The platform currently has flexible pension contracts that it claims offer many of the same benefits as Sipps, but the new product will allow investments in unregulated collective investment schemes such as syndicated property funds without the maximum value restrictions of 20 per cent that currently applies to insured pensions.
However, as with the Transact personal pension plan, the new Sipp will not allow investments in physical property or unlisted securities.
As a result of the regulatory changes protected rights can be invested in the new Sipp.
Charges on the Sipp will be identical to those on the personal pension plan.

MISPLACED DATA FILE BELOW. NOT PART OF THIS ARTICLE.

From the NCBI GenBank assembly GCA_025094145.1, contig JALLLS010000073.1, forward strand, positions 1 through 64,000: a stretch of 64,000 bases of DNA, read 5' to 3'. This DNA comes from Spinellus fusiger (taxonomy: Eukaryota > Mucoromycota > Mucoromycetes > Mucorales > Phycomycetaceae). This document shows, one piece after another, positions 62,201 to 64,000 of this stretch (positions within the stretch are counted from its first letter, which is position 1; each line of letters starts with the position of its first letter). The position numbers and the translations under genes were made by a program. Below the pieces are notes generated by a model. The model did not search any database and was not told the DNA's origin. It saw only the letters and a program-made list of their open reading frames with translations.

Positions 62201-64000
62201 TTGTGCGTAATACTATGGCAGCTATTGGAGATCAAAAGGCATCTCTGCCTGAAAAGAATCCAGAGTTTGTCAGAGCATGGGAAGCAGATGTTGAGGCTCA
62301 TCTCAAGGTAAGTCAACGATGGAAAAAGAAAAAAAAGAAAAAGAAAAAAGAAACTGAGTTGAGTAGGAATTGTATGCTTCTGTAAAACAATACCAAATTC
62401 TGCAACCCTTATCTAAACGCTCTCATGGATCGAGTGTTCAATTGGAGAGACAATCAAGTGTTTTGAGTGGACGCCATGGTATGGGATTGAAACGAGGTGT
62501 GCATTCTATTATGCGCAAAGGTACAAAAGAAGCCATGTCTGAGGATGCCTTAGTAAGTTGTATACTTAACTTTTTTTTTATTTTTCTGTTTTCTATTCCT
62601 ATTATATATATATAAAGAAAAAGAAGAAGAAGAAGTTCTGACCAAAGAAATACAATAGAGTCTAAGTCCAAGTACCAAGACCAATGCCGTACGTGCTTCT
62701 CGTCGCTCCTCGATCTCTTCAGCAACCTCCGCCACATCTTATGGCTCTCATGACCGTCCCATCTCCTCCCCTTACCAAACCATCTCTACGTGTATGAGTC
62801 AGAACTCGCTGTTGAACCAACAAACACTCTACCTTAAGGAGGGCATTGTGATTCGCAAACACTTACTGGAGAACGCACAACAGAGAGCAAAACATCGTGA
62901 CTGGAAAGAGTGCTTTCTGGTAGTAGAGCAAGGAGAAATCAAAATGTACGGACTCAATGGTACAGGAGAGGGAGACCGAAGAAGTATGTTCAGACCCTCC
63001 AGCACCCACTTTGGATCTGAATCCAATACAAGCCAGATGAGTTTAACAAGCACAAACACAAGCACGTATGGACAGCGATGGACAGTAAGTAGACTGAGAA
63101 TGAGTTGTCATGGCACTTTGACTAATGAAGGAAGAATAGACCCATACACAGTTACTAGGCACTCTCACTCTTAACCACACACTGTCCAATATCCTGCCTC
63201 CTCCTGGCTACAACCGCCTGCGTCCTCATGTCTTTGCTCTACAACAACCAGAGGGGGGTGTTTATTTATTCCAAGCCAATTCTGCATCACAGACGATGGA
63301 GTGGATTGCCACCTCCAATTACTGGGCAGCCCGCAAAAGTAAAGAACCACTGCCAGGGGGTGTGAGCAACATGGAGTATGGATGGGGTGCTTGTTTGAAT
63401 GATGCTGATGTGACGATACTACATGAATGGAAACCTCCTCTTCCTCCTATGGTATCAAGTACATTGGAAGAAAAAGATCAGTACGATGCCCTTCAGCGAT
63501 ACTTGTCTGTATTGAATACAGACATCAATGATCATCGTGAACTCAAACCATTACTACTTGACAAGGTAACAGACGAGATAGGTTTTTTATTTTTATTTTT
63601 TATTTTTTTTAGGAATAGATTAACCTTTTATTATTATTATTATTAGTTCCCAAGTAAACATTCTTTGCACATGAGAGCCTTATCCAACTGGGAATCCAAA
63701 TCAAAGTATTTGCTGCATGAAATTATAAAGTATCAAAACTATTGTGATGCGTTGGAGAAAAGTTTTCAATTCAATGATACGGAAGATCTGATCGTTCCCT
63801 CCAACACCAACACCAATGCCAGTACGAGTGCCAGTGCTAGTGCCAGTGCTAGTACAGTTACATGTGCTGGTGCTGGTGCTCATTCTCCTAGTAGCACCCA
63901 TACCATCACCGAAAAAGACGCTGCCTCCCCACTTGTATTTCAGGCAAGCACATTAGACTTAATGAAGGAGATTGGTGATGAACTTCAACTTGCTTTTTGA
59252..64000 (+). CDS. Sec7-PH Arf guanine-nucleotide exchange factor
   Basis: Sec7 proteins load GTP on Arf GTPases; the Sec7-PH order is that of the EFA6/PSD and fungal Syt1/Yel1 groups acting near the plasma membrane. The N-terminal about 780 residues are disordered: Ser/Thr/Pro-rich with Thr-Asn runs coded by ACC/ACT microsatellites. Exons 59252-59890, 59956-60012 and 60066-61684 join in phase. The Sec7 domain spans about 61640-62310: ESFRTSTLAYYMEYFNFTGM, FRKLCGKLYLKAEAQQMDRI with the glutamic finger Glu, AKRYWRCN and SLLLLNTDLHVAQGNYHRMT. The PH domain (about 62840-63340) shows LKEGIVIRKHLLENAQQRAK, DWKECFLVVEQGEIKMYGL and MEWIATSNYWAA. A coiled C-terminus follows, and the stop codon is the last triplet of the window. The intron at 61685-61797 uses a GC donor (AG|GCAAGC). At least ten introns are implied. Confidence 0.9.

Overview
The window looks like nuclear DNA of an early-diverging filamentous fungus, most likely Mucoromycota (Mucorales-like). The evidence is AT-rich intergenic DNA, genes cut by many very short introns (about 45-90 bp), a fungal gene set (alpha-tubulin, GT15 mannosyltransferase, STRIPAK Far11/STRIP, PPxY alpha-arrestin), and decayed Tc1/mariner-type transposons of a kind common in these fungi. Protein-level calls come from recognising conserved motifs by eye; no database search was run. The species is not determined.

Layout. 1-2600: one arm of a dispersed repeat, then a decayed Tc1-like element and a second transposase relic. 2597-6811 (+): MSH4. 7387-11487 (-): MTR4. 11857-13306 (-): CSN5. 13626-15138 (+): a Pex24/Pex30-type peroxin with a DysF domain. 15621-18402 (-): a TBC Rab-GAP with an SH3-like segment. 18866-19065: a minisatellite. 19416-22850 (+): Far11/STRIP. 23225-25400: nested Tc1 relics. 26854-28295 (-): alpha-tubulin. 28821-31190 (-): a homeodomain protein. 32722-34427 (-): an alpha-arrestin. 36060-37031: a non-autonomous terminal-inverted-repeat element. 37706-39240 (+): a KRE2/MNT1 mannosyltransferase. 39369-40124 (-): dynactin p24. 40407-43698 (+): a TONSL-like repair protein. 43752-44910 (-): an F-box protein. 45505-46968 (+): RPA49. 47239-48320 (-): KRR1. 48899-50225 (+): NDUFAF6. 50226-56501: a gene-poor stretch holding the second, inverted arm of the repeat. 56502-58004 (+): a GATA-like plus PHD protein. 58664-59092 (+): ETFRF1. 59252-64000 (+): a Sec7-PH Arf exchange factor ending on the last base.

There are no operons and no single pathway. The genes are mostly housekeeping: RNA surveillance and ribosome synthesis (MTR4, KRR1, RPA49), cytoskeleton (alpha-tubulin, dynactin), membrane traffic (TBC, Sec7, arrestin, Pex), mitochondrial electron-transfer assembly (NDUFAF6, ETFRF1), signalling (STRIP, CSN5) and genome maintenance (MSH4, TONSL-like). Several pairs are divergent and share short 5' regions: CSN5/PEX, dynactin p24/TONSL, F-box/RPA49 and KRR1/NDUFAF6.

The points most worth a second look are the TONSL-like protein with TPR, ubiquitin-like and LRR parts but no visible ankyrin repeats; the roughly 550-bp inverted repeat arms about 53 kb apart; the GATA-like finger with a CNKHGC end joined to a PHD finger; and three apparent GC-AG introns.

Head of marketing Malcolm Murray says: “Given the flexible nature of our current pension contracts this should not be seen as a major product launch, rather it is simply a gradual extension of the investment flexibility of our tax wrappers.”
He says the platform had held back from launching a Sipp as it hoped some of the investment restrictions on insured pensions would be lifted, but Transact decided that it was not worth waiting any longer for such changes as advisers wanted access to the full flexibility of a Sipp sooner rather than later.